ECMMA offers four learning tracks at our biennial convention to bring together practitioners from many specialties to interact with and learn from each other. We are proud to partner with the Early Childhood Music Special Research Interest Group (ECM SRIG), offering opportunities for practitioners and researchers to encourage each other’s work. Pedagogy, movement, therapy, research.



Choose a session type or track below to see the presenters that will be at the Move Along, Catch a Song Convention in Salt Lake City June 26-29.



Download the full schedule (subject to change)

Singing Games and Folk Dances for All Ages

Leslie Timmons
Movement Track

Singing Games and Folk Dances for All Ages

Meet your fellow conference attendees in this interactive movement session. Wear comfortable clothing and shoes!

 


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Keynote Address

Linda Robinson
Keynote Presenter

The Greater Atlanta Chapter of ECMMA and Jean Ellen Linkins are proud to co-sponsor Linda Robinson's keynote address.

We are excited to welcome Linda Robinson, the founding President of ECMMA, as the keynote presenter at the Move Along, Catch a Song Convention. 

Celebrating our Journey - Poised for New Pathways is the title of Linda's keynote address. 

Linda invites you to reflect, imagine and participate. 

To reflect on your personal journey with early childhood music and movement


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Breakout Session: Jill Hannagan: "Introduction to Music Makers: At the Keyboard"

Jill Hannagan
Track

Participants will be led through a 5-week course that will give children a comprehensive introduction to group piano. Perfect as a summer camp offering, an introduction for new students or as an offering for those children who might be “aging out”of your current program. Singing, drumming, dancing, note reading, and keyboard skills will be actively explored in this session.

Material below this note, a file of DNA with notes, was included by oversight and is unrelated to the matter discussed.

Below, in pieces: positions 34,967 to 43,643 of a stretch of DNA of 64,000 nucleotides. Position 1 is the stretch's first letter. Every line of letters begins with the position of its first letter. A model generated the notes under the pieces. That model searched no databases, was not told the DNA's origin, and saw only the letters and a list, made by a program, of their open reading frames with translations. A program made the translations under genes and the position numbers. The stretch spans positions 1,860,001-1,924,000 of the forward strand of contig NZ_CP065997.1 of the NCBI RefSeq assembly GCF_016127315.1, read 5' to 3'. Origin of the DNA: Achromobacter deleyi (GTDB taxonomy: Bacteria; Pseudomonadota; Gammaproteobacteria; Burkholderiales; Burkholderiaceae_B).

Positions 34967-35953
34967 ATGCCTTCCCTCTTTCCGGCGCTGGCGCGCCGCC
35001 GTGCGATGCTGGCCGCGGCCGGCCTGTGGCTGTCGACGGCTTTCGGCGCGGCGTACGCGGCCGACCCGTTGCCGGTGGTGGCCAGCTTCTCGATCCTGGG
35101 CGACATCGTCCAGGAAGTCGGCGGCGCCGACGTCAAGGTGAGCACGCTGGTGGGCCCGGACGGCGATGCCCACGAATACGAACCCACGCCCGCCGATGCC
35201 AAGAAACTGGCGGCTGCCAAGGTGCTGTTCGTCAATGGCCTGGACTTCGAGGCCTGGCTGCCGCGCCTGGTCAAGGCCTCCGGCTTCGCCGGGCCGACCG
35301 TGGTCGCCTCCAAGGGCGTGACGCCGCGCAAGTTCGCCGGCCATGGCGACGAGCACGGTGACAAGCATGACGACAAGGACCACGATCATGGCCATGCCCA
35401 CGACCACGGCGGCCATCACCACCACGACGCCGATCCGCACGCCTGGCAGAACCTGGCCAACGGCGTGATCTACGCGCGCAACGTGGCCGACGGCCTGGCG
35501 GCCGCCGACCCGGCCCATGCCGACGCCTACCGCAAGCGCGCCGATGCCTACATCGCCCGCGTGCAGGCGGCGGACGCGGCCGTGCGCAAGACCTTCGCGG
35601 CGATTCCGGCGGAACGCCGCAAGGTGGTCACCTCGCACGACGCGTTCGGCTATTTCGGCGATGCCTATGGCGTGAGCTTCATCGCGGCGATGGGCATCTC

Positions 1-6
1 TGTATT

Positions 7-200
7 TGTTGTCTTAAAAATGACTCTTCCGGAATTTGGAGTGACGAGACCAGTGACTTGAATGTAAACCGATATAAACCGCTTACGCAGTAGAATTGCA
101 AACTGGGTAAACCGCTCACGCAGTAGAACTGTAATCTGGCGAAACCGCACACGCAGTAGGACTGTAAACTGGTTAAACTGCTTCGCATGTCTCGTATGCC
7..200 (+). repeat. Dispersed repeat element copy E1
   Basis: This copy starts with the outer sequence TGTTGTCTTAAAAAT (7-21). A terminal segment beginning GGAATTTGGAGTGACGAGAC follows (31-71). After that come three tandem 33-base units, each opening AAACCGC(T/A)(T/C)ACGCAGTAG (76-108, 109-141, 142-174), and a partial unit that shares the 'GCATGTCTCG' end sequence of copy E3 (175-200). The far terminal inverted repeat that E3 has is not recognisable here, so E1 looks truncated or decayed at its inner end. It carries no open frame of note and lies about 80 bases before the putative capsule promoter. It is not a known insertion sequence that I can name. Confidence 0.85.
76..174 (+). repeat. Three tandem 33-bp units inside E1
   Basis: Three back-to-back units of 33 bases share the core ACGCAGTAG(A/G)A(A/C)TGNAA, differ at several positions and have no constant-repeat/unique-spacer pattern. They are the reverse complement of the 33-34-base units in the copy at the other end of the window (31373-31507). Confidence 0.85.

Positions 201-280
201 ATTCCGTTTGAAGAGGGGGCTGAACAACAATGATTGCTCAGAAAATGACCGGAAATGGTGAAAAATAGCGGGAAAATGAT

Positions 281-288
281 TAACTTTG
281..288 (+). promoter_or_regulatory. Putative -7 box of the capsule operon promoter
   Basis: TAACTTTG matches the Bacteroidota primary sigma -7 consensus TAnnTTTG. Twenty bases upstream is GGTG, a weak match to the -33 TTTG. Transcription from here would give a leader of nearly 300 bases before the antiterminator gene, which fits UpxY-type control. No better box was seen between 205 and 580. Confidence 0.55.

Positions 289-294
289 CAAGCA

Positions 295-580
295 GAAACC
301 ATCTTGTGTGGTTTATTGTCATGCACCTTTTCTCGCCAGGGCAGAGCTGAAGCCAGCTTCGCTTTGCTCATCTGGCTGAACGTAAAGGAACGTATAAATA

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Breakout Session: Eric Rasmussen: "Harmonic Function Understanding in Children One to Five Years Old"

Eric Rasmussen
Track

When were you introduced to tonic, dominant, and subdominant functions? When did you first understand them? I was “taught” them in high school music theory class during my junior year. Yet, I struggled in my college ear training classes. Why? I understood the theory I had been taught, but I had not understood their real essence. I propose that functions do not exist on paper, in explaining, or even in music notation. All of this is an abstraction away from the music that children come to naturally understand.


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Breakout Session: Carol Penney: "Essential Ingredients of a Successful Learning Environment"

Carol Penney
Track

Music is the perfect vehicle for an integrated learning experience for preschoolers with activities that support the development of the brain’s executive function. Explore how music educators can support focus, cognitive flexibility, working memory and inhibitory control. Another essential ingredient for a successful learning environment is the educator’s approach in permeating the classroom with trust, respect and presence.


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Planning Musical Experience in Early Childhood

Sylvia Munsen
Pedagogy Track
1 of 3 required sessions for CMTE 2 - see other required sessions

Participants will experience activities appropriate for young children focusing on musical engagement and the development of independent and collaborative musicianship skills. This session will present the planning, implementation, sequencing, and assessment of the activities including opportunities for children to experience and reinforce elements of music (melody, rhythm, timbre, form, dynamics) through areas of musical participation (singing, moving, playing, listening, creating, reading) and strategies for motivating children to fully participate in the musical experience.


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Cultural Celebration

Dr. Sylvia Munsen
Pedagogy Track

Participants will experience activities appropriate for young children focusing on music from many cultures and traditions. Participants will experience and explore a variety of materials: folk songs, folk instruments, movement/dances, and literature. The teaching strategies will be based on Orff-Schulwerk philosophy and teaching process.